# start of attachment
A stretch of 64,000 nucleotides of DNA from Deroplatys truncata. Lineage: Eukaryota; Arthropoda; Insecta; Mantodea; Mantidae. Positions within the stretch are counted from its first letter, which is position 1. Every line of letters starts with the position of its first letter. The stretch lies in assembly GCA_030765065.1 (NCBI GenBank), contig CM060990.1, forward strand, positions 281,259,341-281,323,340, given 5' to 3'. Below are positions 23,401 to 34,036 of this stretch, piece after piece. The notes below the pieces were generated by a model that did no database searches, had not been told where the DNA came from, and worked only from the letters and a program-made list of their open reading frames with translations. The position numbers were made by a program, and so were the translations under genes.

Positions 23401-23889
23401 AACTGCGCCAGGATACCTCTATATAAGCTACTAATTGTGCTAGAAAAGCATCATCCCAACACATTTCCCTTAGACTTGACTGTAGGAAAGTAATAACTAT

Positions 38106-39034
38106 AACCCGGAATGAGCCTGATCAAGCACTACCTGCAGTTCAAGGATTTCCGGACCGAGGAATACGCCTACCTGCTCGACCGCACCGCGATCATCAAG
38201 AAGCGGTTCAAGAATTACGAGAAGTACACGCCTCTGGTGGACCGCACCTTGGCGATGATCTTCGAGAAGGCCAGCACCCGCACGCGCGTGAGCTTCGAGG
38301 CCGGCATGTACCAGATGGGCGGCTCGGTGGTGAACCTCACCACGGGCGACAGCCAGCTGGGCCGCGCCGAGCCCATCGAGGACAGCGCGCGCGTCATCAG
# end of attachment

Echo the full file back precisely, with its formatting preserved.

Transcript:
A stretch of 64,000 nucleotides of DNA from Deroplatys truncata. Lineage: Eukaryota; Arthropoda; Insecta; Mantodea; Mantidae. Positions within the stretch are counted from its first letter, which is position 1. Every line of letters starts with the position of its first letter. The stretch lies in assembly GCA_030765065.1 (NCBI GenBank), contig CM060990.1, forward strand, positions 281,259,341-281,323,340, given 5' to 3'. Below are positions 23,401 to 34,036 of this stretch, piece after piece. The notes below the pieces were generated by a model that did no database searches, had not been told where the DNA came from, and worked only from the letters and a program-made list of their open reading frames with translations. The position numbers were made by a program, and so were the translations under genes.

Positions 23401-23889
23401 AACTGCGCCAGGATACCTCTATATAAGCTACTAATTGTGCTAGAAAAGCATCATCCCAACACATTTCCCTTAGACTTGACTGTAGGAAAGTAATAACTAT

Positions 38106-39034
38106 AACCCGGAATGAGCCTGATCAAGCACTACCTGCAGTTCAAGGATTTCCGGACCGAGGAATACGCCTACCTGCTCGACCGCACCGCGATCATCAAG
38201 AAGCGGTTCAAGAATTACGAGAAGTACACGCCTCTGGTGGACCGCACCTTGGCGATGATCTTCGAGAAGGCCAGCACCCGCACGCGCGTGAGCTTCGAGG
38301 CCGGCATGTACCAGATGGGCGGCTCGGTGGTGAACCTCACCACGGGCGACAGCCAGCTGGGCCGCGCCGAGCCCATCGAGGACAGCGCGCGCGTCATCAG